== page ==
New Political Science, vol.27, 2005, p.291-308
In 1999 French former Prime Minister Laurent Fabius and two of his ministers were put on trial for involuntary homicide for allowing blood products infected with the HIV virus to be used by haemophiliacs and for transfusions in the 1980s. HIV activists (gays, haemophiliacs and blood transfusion recipients) argued that government cost cutting and the implementation of a neoliberal austerity programme in 1984 had led to delays in the implementation of AIDS prevention measures and to the state failing in its duty to protect citizens from the epidemic.
J. Abraham and C. Davis
Social Science and Medicine, vol. 61, 2005, p.881 - 892
It is likely that the speeding up of drug regulatory review times is compromising drug safety. This paper reports on an investigation into why double the number of new prescription drugs were withdrawn from the market in the UK as were withdrawn in the US over a 20 year period. Previously unreleased regulatory data and interviews with regulators and industry are used to analyse five hypotheses, and authors conclude that US regulatory checks took longer to process than the quicker UK system which let higher numbers of unsafe drugs enter the market.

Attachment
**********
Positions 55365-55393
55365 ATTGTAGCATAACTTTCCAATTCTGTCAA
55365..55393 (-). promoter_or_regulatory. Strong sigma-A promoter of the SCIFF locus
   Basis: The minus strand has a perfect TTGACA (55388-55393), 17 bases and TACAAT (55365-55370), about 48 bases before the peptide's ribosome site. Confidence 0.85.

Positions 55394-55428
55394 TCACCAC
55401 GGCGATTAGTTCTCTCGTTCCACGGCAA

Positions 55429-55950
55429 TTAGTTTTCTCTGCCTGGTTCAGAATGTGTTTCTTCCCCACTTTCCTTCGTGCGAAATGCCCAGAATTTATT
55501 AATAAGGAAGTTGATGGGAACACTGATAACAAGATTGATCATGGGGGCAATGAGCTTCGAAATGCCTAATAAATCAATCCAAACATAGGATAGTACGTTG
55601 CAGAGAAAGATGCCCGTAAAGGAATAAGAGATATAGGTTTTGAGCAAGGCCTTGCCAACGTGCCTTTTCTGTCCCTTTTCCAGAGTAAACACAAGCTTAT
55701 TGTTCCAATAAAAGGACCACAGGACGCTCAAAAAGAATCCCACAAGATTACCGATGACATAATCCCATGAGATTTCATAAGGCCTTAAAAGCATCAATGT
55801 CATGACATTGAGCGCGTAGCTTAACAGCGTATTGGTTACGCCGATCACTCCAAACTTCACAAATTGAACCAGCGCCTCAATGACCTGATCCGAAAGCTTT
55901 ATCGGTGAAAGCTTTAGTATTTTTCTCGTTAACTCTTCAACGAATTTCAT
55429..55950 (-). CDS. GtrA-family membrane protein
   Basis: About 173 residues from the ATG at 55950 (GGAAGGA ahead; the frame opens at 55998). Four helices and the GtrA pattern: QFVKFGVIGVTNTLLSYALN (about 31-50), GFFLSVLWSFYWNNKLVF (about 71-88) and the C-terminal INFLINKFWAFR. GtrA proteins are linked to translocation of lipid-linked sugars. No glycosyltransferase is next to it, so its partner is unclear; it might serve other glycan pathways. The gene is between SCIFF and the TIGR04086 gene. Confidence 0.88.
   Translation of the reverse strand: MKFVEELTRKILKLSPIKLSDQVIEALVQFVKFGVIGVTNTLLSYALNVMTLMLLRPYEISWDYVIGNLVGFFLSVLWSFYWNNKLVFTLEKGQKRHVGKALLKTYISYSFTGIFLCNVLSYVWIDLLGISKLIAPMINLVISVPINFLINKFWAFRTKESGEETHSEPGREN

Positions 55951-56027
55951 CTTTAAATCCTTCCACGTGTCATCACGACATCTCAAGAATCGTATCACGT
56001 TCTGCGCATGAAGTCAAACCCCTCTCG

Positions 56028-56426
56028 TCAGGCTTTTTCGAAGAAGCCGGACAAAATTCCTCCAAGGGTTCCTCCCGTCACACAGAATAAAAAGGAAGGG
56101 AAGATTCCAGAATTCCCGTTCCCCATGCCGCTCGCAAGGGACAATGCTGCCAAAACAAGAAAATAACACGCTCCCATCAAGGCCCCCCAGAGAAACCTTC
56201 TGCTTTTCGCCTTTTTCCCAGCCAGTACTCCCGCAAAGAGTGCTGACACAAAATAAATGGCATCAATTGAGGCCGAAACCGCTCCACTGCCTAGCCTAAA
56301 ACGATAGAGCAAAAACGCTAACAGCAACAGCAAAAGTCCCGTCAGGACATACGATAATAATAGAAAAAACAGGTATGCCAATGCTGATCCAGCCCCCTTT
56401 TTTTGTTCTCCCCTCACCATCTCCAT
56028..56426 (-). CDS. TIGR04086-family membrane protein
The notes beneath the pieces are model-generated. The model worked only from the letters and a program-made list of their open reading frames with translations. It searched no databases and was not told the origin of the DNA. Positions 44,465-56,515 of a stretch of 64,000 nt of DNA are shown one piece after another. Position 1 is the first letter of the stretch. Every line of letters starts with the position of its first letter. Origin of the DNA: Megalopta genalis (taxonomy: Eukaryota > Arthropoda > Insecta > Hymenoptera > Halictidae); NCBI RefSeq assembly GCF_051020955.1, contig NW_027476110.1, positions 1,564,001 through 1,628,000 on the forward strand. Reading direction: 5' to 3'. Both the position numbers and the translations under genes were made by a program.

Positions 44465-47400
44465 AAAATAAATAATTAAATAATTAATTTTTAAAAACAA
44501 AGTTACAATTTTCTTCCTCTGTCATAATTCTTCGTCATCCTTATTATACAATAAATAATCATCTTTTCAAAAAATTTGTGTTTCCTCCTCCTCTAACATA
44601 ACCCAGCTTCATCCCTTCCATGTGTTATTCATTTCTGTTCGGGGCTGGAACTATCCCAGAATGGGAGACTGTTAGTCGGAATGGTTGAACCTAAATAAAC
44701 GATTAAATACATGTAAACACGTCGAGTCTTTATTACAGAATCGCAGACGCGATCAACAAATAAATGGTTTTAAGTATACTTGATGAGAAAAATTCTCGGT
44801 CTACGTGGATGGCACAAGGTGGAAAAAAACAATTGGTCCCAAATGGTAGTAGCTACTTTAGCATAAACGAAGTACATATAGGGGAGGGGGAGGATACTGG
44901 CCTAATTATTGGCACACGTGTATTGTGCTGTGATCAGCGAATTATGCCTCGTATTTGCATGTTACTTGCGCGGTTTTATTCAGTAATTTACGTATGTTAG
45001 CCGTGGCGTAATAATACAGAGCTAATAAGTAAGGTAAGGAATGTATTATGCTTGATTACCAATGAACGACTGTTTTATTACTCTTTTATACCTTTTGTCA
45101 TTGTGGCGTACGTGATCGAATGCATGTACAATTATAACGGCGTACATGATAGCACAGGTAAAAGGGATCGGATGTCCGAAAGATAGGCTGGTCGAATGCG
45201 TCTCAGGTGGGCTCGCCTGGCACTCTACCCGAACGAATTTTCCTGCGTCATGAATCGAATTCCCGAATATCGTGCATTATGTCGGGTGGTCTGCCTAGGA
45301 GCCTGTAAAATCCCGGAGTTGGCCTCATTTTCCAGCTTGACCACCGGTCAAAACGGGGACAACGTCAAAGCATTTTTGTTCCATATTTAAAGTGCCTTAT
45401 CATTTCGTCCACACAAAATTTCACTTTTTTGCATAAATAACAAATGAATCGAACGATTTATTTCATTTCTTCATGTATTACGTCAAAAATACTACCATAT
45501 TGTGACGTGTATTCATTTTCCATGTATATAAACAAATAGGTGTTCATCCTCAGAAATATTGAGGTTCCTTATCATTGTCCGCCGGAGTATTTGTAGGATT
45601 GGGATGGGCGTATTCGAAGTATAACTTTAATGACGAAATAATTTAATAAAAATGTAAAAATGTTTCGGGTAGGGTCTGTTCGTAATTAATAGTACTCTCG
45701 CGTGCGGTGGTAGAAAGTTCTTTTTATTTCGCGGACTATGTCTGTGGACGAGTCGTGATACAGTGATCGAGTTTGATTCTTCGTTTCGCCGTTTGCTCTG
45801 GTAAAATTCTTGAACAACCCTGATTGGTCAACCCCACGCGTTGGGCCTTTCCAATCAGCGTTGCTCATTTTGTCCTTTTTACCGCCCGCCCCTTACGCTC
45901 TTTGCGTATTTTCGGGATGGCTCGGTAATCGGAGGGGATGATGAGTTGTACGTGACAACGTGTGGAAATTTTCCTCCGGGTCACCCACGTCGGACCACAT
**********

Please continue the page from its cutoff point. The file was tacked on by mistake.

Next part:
J. Waterkeyn and S. Cairncross
Social Science and Medicine, vol.61, 2005, p.1958-1970
Study describes the use of Community Health Clubs in the Makoni and Tsholotsho districts of Zimbabwe to change hygiene behaviour and build rural demand for sanitation. Within two years, 2400 latrines had been built in Makoni and in Tsholotsho latrine coverage rose to 43% compared to 2% in the control area, with 1200 latrines being built in 18 months. Club members' hygiene was significantly different from a control group across 17 key practices including hand washing, showing that if a strong community structure is developed and the norms of a community are altered, sanitation and hygiene behaviour are likely to improve. This methodology could be scaled up to contribute to ambitious global targets.